A New Era in Space Operations

by Simon P. Worden, USAF Deputy for Technology,

Document Type: Proceeding Paper

Part of: Engineering, Construction, and Operations in Space III


The United States has embarked on a bold new course in space. We are in the process of deploying global missile defenses which promises to help realize an extended era of international security hoped for with the end of the Cold War. And, we have begun the next step of mankind's greatest adventure - the Space Exploration Initiative - to provide us with permanent presence on the Moon and Mars. But we are faced with severe economic limitations. We must learn to achieve our goals within resources which may be little more than we have today. This means we must learn to operate in space 'FASTER, CHEAPER, and BETTER.' The SDI program has provided a pathfinder for this quest. The key is to preserve a large fraction of total space spending for space technology - even as space operations demand ever greater amounts of money. For SDI, a vigorous technology program has lowered the cost of an initial deployment of global missile defenses from about $200 billion in 1987 to about $30 billion today. This same technology helps make space exploration feasible at affordable prices. Already, 'lightsat, cheapsat' technology developed by SDI makes interplanetary unmanned probes costing less than $100 million each possible. In addition, low cost launch systems and new, nuclear propulsion technologies will enable low cost deep space manned and unmanned missions. In addition to technology, a revolution in management is needed. Programs must be planned, built and completed in three years or less. The new 'old' idea of frequent, multiple technology demonstrations prior to action missions must be returned to. Single, streamlined decision and management structures must be established - 'we don't need no stinkin' committees!' Space programs used to be fun - unless they become so again, we are going nowhere.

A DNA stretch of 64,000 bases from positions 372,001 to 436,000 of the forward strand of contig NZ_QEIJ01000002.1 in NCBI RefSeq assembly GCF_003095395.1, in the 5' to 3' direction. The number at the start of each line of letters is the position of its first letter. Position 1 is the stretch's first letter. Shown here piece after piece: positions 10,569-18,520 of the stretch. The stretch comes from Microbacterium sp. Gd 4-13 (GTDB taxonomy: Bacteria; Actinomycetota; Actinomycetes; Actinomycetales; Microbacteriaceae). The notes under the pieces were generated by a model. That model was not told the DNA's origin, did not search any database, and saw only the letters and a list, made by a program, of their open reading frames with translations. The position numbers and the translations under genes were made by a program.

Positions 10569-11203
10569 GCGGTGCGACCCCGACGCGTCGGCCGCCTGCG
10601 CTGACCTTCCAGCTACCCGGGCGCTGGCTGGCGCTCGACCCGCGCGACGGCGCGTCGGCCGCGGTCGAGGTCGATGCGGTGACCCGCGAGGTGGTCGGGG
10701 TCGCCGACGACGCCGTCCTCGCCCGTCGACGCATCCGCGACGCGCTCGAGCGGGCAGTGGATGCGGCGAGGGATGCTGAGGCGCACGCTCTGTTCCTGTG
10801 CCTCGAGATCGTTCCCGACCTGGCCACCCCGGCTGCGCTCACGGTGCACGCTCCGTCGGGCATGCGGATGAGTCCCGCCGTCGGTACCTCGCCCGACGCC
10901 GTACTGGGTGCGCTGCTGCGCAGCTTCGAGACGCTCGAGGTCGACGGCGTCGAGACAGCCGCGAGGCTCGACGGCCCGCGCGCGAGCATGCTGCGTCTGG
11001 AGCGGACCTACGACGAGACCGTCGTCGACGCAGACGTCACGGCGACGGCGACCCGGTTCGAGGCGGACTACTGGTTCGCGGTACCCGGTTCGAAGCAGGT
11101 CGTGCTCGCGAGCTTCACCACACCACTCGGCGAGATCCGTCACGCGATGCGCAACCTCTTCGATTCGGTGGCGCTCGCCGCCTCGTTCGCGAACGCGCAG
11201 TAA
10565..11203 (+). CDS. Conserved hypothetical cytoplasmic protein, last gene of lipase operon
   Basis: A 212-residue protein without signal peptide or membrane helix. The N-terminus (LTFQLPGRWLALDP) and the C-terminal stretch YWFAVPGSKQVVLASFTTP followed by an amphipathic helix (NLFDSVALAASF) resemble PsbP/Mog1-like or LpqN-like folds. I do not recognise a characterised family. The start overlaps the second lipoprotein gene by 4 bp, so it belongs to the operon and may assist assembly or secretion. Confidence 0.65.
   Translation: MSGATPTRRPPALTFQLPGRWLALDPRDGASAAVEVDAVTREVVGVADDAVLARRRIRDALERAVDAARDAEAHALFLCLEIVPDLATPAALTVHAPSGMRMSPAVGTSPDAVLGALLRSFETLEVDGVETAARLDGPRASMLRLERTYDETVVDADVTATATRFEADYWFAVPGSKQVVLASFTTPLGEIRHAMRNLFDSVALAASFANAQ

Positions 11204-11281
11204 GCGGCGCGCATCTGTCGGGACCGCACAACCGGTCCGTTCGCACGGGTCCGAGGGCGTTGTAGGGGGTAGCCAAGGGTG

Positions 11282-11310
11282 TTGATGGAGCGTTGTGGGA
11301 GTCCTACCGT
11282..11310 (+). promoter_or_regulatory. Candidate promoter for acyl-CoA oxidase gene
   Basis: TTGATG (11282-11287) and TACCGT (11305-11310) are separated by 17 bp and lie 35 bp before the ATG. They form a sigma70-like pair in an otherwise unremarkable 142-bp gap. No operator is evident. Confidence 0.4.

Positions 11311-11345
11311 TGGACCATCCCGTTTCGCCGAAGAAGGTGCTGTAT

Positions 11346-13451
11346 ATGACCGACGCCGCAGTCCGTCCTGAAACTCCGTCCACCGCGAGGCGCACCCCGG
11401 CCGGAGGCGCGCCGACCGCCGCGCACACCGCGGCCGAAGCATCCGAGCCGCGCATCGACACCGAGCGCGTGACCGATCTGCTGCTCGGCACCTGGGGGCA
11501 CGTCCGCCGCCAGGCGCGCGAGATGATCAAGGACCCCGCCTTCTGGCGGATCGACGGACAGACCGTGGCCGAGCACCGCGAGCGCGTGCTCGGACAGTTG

Subject Headings: Space exploration | Space structures | Aerospace engineering | Benefit cost ratios | Moon | Economic factors | Pricing | Probe instruments | United States

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